At the end of only ten years, Disneyland had grown from twenty-two attractions to forty-seven, and it had seen forty-seven million people pass through its gates. Why had Disneyland become so popular in so short a time? Disneyland made it clear that a good theme park not only provided fun but also transported the visitor into a land of imagination and fantasy. Every element of the Disney parks—with Disneyland joined by its Florida cousins, Walt Disney World in 1971 and the Experimental Planned Community of Tomorrow (Epcot Center) in 1982, Tokyo Disneyland in 1983, Disneyland Park (Euro Disney) in France in 1992, and Hong Kong Disneyland in 2005—controlled the guests’ experience, while the company made every effort to reduce the unpleasantness of waiting for rides or food. Imaginative winding fences guided crowds back and forth at popular rides, never leaving visitors without something to look at or experience. “Waiting” became “watching” while one waited.

Walt Disney and later managers, particularly Eisner, who became chief executive officer in 1984, dwelled almost to excess on cleanliness and fantasy. An army of custodians groomed the grounds around the clock, and chewing gum and cigarettes were never sold in the park. For years, Disney attempted to enforce a dress code, although it proved impossible in the 1960’s to maintain that practice. The parks have been virtually free of violence and major accidents.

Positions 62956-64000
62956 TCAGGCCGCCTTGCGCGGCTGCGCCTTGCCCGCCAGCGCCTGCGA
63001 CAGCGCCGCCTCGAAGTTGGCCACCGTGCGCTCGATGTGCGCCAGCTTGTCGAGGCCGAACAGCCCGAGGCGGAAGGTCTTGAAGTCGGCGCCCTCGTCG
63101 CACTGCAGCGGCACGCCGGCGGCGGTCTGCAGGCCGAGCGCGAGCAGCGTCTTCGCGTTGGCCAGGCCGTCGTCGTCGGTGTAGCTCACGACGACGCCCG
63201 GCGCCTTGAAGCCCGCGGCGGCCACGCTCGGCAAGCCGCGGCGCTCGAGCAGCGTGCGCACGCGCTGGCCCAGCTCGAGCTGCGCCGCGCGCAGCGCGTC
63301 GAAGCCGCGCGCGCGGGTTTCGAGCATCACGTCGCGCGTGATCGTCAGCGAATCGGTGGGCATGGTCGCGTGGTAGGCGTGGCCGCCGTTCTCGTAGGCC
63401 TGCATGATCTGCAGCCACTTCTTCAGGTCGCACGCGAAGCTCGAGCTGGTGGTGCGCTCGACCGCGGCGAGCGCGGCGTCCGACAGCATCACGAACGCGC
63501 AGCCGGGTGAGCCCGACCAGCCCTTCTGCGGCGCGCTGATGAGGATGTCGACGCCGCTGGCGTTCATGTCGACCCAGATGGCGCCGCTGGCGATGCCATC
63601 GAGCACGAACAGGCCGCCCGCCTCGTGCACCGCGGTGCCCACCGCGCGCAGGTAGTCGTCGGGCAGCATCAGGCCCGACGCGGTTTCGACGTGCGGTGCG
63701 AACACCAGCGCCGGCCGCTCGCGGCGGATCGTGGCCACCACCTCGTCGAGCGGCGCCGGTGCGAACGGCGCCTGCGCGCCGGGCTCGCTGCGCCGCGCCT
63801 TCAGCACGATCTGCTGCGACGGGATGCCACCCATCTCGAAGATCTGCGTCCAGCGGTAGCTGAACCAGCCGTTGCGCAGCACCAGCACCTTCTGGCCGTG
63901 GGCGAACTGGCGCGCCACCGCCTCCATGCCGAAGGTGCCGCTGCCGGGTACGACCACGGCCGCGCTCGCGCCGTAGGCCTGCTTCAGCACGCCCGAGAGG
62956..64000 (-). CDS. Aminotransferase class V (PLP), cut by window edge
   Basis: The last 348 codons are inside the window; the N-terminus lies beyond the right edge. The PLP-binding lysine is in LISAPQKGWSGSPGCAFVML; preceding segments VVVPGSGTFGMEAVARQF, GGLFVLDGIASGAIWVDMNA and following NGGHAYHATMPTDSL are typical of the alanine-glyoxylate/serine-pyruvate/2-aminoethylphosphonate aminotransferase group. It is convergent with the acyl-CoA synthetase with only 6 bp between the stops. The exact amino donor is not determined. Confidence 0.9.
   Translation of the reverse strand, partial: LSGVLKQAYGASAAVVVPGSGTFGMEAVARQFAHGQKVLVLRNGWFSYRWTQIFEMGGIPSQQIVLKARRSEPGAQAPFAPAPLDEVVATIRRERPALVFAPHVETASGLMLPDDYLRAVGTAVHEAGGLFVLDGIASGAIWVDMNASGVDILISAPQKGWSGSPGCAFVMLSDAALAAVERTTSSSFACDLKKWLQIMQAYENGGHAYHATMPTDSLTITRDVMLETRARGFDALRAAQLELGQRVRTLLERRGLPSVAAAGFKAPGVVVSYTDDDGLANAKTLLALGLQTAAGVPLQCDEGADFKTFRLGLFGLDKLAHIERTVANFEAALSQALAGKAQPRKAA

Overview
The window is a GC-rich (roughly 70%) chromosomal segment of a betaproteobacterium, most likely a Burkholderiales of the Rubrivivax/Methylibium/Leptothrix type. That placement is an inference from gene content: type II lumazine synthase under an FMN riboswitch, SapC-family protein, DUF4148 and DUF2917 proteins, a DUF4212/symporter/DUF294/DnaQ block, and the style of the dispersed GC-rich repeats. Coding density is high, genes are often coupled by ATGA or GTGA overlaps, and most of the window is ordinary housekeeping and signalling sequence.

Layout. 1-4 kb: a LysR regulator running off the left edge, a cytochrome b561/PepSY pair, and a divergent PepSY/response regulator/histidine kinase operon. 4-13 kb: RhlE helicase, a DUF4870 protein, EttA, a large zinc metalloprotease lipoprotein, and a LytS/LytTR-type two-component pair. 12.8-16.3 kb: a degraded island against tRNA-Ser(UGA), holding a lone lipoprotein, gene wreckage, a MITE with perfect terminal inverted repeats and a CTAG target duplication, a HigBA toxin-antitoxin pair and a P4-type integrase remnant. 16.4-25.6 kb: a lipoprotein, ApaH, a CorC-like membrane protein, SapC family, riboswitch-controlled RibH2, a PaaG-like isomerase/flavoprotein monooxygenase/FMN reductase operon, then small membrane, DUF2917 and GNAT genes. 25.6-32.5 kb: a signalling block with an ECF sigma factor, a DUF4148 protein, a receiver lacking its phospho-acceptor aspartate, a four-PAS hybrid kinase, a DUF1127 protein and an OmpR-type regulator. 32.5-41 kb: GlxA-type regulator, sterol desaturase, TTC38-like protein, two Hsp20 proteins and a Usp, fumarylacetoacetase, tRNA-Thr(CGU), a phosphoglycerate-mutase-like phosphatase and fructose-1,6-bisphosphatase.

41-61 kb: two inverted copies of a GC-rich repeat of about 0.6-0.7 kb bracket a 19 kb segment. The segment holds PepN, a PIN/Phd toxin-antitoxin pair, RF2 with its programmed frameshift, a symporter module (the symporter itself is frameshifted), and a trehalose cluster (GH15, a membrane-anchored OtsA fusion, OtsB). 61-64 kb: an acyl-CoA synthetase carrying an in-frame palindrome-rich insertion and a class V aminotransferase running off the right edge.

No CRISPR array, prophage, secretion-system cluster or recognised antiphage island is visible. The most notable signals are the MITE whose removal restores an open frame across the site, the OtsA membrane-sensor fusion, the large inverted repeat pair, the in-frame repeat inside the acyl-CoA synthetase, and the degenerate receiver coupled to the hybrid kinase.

The focus on fantasy involved every detail, from appropriate period clothes worn by the staff of each themed “land” to the downsized buildings that give the appearance of a storybook yet are large enough to contain guests comfortably. Only appropriate souvenirs are sold in each “land,” and staff members are encouraged to act out their parts as Cajuns, jungle guides, or astronauts. The ultimate attempt at realism appeared at the canoe ride in Frontierland, where only American Indians worked as canoe guides. Such practices have been adopted almost universally by entertainment parks.

At night, while the fireworks displays attract attention, visitors seldom notice the tiny lights in the trees or hidden in the buildings—just enough to add a glow. Appropriate music filters into every part of the park yet never is loud enough to overwhelm conversation or attract attention.

By the time Walt Disney World opened, robotic engineering had developed enough that mechanized figures could do almost anything. In the late 1980’s, technological advances associated with the simulator effects used to train pilots and combined with realistic motion pictures gave the effect of flying backward in time or through a meteorite shower. Creative engineers found that tying rides and attractions to popular films and television shows gave them an endless supply of material with which to work. It was Walt Disney, however, who pioneered almost every practical breakthrough of those technologies. Disneyland (theme park) Amusement parks